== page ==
Image source: YouTube screen capture / Mrgunsngear
Although popular gun culture in the U.S. doesn’t pay much attention, Turkey has long been a major producer of firearms, mostly for military use.
Historically, the country’s civilian handgun production included a 1911-based firearm made by a company once known as Canik 55. My sources say the brand is properly pronounced “JOHN-ick,” though I say it like the graduate of childhood phonics education that I am.
No matter how you say it, Canik eventually lost the “55” in their name, and has since claimed a stake in the big leagues of modern pistol production. The TP9 SA, their first striker-fired 9mm semiauto that I’m aware of in the U.S. market, became my choice of range gun four years ago. More than 6,000 rounds and with a few other Canik product experiences later, it remains my favorite handgun.
The TP9 SA emerged with apparent design influence from the Walther P99, but with an American magazine release. Canik wisely kept a low bore axis (hence low recoil) design, simple disassembly, and modular grip panels which are included with each gun. Other handy features include an accessory rail, lanyard hole in the grip, a highly visible three-dot sight system with a subtle vertical highlight on the rear sight, and a Serpa-style Kydex holster that can be used as a paddle or belt-borne. Color choices include black and desert tan. Magazines, now readily available for a reasonable price, hold an impressive 18 rounds in the same space a Glock mag holds 17.
There’s a bit of weirdness in the original TP9, in the form of a striker decocker located on the top of the slide just in front of the rear sight. Canik’s rationale was to allow for the striker to be released without pressing the trigger, as in preparation for cleaning. It’s an unnecessary, but innocuous, device that has never caused a problem, nor have I ever used it, in the years I’ve used the gun.
Other than fit for a variety of hands, which is becoming the norm for new polymer-lower pistols, is the quality of the TP9 trigger. Its moderate uptake, smooth break, and relatively short, crisp reset are as good as that on my HK VP9, which retails for twice the price. Though a great trigger is just part of what makes a satisfying choice of firearm, there’s no denying that this one is superb in its class.
A downside does exist to the first couple years of production models of TP9 SA and its first successor, the TP9 SF. I have owned both. This issue is related to the trigger I just described as outstanding. After having cycled in excess of 5,000 rounds, the striker on my SA model was no longer functional. The trigger would activate, with no corresponding activity by the striker. The then-new (2015 model) SF worked well, but its trigger would reset in two subtle stages.
As I was the original owner and had registered the warranties on both pistols, Century Arms, the U.S. importer/distributor, agreed to fix them. I was given an ominous reminder upon sending them that repairs may take up to six weeks. In reality, both guns were returned in just nine days. Though the repairs were done quickly and well, Century’s customer service left much to be desired in terms of communication; they’re email-based only and managed to confuse the guns’ serial numbers during the repair process, finally creating an accusation that I’d confused the frames and slides. That’s hardly possible, especially when the SA has significant visible wear.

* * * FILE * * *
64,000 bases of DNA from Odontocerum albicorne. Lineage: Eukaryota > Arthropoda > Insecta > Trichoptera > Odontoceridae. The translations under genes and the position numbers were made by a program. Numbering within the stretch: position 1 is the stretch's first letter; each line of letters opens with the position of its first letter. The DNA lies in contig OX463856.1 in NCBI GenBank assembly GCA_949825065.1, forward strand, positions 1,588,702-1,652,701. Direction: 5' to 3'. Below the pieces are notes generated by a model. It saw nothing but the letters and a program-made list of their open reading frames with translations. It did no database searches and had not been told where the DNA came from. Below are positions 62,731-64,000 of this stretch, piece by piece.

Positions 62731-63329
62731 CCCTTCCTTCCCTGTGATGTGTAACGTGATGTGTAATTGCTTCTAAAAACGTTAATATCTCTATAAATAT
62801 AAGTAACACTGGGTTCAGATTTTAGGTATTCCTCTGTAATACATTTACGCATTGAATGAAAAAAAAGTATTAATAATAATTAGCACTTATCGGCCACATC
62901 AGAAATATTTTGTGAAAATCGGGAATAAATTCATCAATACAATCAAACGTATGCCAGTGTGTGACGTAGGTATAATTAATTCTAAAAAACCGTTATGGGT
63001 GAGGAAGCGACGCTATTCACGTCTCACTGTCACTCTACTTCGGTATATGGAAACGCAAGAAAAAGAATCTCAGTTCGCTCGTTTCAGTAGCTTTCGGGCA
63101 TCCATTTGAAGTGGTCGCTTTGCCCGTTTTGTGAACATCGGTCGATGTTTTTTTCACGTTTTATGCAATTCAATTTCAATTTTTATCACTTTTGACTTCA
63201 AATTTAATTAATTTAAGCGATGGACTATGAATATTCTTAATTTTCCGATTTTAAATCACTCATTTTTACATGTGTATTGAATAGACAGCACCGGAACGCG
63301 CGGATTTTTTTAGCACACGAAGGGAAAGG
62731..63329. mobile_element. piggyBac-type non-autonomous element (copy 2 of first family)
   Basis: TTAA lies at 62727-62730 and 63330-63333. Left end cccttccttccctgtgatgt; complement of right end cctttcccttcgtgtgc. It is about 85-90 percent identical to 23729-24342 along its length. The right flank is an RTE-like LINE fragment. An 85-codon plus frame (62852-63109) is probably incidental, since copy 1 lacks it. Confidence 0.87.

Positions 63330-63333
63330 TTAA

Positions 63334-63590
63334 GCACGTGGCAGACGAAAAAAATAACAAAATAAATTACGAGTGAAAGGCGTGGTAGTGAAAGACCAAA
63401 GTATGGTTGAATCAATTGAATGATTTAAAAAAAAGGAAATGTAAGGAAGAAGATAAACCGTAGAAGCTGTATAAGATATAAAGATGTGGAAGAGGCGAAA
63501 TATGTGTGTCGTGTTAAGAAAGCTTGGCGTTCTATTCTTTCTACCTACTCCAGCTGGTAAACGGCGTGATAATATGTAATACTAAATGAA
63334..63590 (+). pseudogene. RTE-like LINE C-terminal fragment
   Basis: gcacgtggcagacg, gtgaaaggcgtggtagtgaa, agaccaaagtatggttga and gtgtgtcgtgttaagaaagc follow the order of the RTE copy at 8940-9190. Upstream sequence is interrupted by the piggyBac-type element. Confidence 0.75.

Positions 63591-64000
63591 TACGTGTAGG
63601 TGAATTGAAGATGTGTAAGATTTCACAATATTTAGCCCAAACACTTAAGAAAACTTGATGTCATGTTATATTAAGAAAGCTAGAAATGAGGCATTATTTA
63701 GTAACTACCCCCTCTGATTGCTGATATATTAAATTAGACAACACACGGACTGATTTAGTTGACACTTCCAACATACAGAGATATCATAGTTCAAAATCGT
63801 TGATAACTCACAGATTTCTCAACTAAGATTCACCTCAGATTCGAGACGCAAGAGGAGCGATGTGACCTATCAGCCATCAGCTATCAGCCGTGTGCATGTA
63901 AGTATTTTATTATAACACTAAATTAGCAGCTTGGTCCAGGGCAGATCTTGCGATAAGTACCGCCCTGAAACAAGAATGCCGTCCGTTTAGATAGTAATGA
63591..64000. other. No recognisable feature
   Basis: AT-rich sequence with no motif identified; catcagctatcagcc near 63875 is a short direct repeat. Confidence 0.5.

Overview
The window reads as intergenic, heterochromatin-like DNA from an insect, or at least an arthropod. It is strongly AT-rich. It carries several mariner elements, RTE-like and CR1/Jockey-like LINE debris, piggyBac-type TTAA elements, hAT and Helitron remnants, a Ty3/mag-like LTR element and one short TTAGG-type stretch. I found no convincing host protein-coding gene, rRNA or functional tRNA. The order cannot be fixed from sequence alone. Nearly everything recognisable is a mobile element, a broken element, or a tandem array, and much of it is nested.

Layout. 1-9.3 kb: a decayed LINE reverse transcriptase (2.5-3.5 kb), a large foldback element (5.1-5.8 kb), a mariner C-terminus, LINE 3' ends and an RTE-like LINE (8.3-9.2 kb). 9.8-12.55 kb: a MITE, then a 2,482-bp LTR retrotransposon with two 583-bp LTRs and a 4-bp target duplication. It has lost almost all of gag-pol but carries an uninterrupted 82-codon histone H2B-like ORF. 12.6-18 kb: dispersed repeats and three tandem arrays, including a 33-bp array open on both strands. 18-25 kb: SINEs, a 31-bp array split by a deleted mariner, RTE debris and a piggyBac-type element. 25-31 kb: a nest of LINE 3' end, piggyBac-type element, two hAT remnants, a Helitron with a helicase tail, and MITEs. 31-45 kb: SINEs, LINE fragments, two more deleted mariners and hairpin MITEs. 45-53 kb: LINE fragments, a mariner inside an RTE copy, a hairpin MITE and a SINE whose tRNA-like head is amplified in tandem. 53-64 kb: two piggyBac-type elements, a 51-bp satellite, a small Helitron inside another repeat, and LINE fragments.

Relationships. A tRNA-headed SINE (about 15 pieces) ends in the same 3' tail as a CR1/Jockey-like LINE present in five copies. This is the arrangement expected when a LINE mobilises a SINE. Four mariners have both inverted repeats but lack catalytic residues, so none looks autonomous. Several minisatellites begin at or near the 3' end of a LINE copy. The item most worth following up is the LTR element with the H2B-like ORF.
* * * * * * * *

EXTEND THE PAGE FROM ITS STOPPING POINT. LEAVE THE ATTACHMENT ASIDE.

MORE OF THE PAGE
Despite the bizarre customer service experience, the guns were returned fully repaired and with the outstanding triggers I have by now come to love. It was after the repair experience that I learned that premature striker failures are common among TP9s made earlier than 2016. A gunsmith who knows the TP9 SA well showed me the seemingly minor difference in construction between the trigger on my repaired handgun and the original. Unfortunately, it was on a range setting where I couldn’t get a photo or take notes, and the names of the involved parts now escape memory. He bemoaned the fact that Century Arms doesn’t sell repair parts, nor are non-original owners or owners who’ve had their pistol for more than a year offered free repairs, though the premature wear is not the user’s doing.
But Still a Fan …
Despite the mixed experience with repairs, I remain a fan of the TP9 series. The SA is now offered in a V2 version that eliminates the decocker and has the improved trigger. The series has also added the SF, with aftermarket-friendly sights, a lower profile, and matte-finish magazines. The competition-grade SFx has a 20-round magazine, lightened slide, and large mag well. Rising in popularity this year are the two compact models, still with 15-round mags and slightly shorter, match grade barrels, called the TP9 SF Elite and SF Elite S.
Every one of these feature-rich pistols offer excellent handling at an astonishing price. Original SA models can still be purchased new for as low as $310. Other models range in price from $350-495, with the SFx being the highest.
Canik has had time to learn from early mistakes in the TP9 series. From my own experience and conversations with people in the industry, it seems those issues have been resolved. TP9 pistols deliver real value in terms of handling, trigger quality, customized features, and reliability. Based on my experience even with an older model, I believe there to be no better pistol available for the money.
Have you ever shot a Canik? What did you think? Share your thoughts in the section below:
This Article Was Originally Posted On offthegridnews.com Read the Original Article here